It was a Tuesday in June, in the dying days of the 2017-18 school year, when a group of veteran educators convened in a guidance counsellor's office and decided it was time to report the instances of child abuse they'd been witnessing for the better part of eight months.
Testimony so far in the assault trial of K-6 school principal Robin McGrath has alleged two women saw things happening since November that made them uneasy. The third woman testified she witnessed similar incidents in the spring.
They all saw these alleged incidents independent of each other, but didn't tell anyone until a student assistant walked into the guidance counsellor's office at the school in Conception Bay South.
"She was very upset and she uttered the words, '[I] just can't take it anymore.' I didn't ask for clarity because I knew what she was referring to," said the guidance counsellor in court Thursday.
None of the staff members can be named because their close relationships with the students could lead to the children being identified. The same ban does not extend to McGrath, the administrator trusted to run the school and all its students.
Principal pinched, yelled at boy
The guidance counsellor cried at times as she recounted the incidents she told to investigators after finally coming forward.
The worst centred on a small child — a boy whose specific disability cannot be named — who, as she tells it, became the target of McGrath's rage after she unintentionally led a lamb into a lion's den.
She brought the child to the main office one day after he got in minor trouble for putting his hands on other students. The guidance counsellor told the court McGrath overheard her speaking to the boy and called him into his office.
God help me, it just seemed to be the normal in the school. - Guidance counsellor
She said he pinched the child by the ear and told him he needs to keep his hands to himself. She testified the child looked to her for help, so she told McGrath to stop.
The guidance counsellor said McGrath then got in the boy's face, held his little head between his hands so he was staring straight in his face, and said, "This is not going to happen again."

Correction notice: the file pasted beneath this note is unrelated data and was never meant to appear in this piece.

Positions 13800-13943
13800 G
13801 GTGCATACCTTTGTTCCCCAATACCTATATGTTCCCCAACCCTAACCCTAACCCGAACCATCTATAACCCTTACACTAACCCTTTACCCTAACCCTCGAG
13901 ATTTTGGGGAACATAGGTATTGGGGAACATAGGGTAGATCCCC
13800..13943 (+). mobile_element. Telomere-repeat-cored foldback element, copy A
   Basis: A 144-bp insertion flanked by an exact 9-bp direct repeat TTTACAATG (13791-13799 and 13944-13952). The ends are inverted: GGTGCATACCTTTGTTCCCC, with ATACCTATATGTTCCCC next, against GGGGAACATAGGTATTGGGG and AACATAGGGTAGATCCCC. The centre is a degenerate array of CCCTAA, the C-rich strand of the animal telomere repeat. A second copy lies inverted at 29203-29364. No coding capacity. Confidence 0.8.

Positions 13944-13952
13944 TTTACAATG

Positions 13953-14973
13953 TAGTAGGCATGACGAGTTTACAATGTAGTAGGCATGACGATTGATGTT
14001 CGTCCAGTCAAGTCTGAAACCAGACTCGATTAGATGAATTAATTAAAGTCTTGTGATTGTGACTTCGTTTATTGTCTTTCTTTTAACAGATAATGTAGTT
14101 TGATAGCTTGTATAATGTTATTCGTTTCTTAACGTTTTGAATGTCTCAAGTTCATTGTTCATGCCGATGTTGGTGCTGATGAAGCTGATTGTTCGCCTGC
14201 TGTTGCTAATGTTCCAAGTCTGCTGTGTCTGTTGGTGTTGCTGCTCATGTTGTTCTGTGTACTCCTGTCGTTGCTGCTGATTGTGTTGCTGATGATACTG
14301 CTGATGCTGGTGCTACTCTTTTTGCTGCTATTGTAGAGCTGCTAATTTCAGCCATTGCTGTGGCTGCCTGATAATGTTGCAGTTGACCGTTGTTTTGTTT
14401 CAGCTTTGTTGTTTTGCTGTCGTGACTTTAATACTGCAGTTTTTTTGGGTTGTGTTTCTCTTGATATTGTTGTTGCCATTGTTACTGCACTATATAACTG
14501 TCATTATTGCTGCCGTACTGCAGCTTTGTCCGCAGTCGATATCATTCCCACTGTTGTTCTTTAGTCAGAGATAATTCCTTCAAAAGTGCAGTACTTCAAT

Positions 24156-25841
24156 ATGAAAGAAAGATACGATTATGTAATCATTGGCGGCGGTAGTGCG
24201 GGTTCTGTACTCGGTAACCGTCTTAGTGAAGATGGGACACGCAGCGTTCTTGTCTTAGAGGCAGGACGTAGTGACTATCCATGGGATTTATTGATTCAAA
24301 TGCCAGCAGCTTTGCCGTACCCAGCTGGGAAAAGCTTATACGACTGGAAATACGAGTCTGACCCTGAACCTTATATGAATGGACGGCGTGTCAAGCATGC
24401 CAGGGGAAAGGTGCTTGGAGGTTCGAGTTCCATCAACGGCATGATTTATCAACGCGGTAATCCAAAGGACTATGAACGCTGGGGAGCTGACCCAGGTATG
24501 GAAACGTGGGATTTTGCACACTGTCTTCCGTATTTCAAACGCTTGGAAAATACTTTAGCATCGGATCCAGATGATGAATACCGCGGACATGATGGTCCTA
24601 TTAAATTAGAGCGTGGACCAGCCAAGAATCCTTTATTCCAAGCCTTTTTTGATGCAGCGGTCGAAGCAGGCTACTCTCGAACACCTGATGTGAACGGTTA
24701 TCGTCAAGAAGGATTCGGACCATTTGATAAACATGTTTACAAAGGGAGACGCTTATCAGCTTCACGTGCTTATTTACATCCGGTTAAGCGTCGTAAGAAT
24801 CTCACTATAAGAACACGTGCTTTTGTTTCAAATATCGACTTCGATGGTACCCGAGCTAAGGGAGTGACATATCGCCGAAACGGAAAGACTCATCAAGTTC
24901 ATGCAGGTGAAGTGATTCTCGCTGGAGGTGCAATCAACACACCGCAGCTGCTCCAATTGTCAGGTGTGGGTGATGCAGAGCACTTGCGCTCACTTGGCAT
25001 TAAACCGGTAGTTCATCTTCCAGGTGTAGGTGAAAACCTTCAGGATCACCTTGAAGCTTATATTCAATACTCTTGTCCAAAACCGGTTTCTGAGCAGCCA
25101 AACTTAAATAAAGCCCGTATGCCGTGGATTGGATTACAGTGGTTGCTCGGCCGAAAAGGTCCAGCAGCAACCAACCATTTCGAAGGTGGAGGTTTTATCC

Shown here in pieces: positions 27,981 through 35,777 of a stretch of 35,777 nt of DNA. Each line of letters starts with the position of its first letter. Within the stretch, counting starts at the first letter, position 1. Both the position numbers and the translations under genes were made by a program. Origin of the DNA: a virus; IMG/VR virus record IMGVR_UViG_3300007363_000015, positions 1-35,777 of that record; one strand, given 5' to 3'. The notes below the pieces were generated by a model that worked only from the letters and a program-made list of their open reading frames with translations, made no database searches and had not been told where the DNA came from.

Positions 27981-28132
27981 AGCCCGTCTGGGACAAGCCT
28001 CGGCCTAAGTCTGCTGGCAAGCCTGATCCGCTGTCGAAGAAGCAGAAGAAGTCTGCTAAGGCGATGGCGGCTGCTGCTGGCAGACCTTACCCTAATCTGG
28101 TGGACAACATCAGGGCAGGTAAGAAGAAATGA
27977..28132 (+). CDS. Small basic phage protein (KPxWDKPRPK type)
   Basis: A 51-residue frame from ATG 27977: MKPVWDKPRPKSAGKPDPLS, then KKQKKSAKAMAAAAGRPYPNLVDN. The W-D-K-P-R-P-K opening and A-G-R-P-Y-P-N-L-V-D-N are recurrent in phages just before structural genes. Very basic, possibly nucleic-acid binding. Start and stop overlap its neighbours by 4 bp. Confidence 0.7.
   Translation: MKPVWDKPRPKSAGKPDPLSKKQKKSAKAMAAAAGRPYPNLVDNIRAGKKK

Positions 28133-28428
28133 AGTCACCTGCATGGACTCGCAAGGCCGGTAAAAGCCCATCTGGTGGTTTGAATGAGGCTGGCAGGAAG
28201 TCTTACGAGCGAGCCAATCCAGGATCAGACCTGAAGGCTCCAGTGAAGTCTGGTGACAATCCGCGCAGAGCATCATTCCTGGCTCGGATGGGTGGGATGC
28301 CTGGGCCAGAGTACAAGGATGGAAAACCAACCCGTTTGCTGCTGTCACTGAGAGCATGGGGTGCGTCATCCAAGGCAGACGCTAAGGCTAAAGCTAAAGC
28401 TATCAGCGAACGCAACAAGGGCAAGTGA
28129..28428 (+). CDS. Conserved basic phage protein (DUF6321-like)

She said the boy looked back at him and said, "It's not going to happen again."
The guidance counsellor said she never brought the boy to the principal's office again.
The little boy's mother sat in the courtroom crying throughout Thursday's testimony, her sobs cutting the silence in the room between questions and answers.
Anger was normalized, witness says
The woman also testified about incidents between McGrath and the child from "the shower incident," described in court on Monday.
His classroom was frequented by the guidance counsellor until November, she said, when she was told to stop coming by after allegedly witnessing McGrath get physical with the child on several occasions.
Similar to the first witness in the case, the guidance counsellor said she saw McGrath step on his hand when he wouldn't get off the floor. She also saw him carry the boy "like a bag of bones" when he wouldn't go to the washroom to clean up.
"Robin was so angry with this boy who was helpless," she said.
"I saw him once put his foot on his hand and apply a lot of pressure. At the same time, Mr. McGrath would have his veins very pronounced and there was such an anger behind him. When that didn't work that day, he would kneel down behind his leg and apply pressure."
The next part elicited tears from the witness.
"He couldn't ask for help but he was just looking at us."
She said incidents of McGrath screaming at children had become regular occurrences. She said she saw him curse at the children for their misbehaviours and wasting his time.
"I was so used to that," the guidance counsellor said. "God help me, it just seemed to be the normal in the school."
Defence attempts to discredit witness
McGrath's lawyer, Ian Patey, cross-examined another witness on Thursday, a student assistant who gave most of her testimony the previous day.
She went to the guidance counsellor after meeting with a special education teacher who testified on Monday and Tuesday.
Patey asked the student assistant what the teacher had told her about a yellow bucket.
She said the woman told her McGrath had dragged a student into the shower and doused him with water in a bucket. She said the teacher told her the boy had thrown up on himself, and McGrath dumped another bucket on him.
The student assistant said it sounded like he had the bucket specifically for that purpose.
While shocking in nature, that is not what the teacher told the court in her testimony. She said McGrath used the shower head to douse the child, and that it only happened once.
On the stand, she denied saying anything about a yellow bucket.
The student assistant also testified she long held suspicions about McGrath being rough with kids, and that she felt he had a personal problem with her.
Patey said all of this shows that a false story about a yellow bucket may have influenced witnesses to come forward with flawed stories.
Testimony continues Friday with the guidance counsellor remaining on the stand.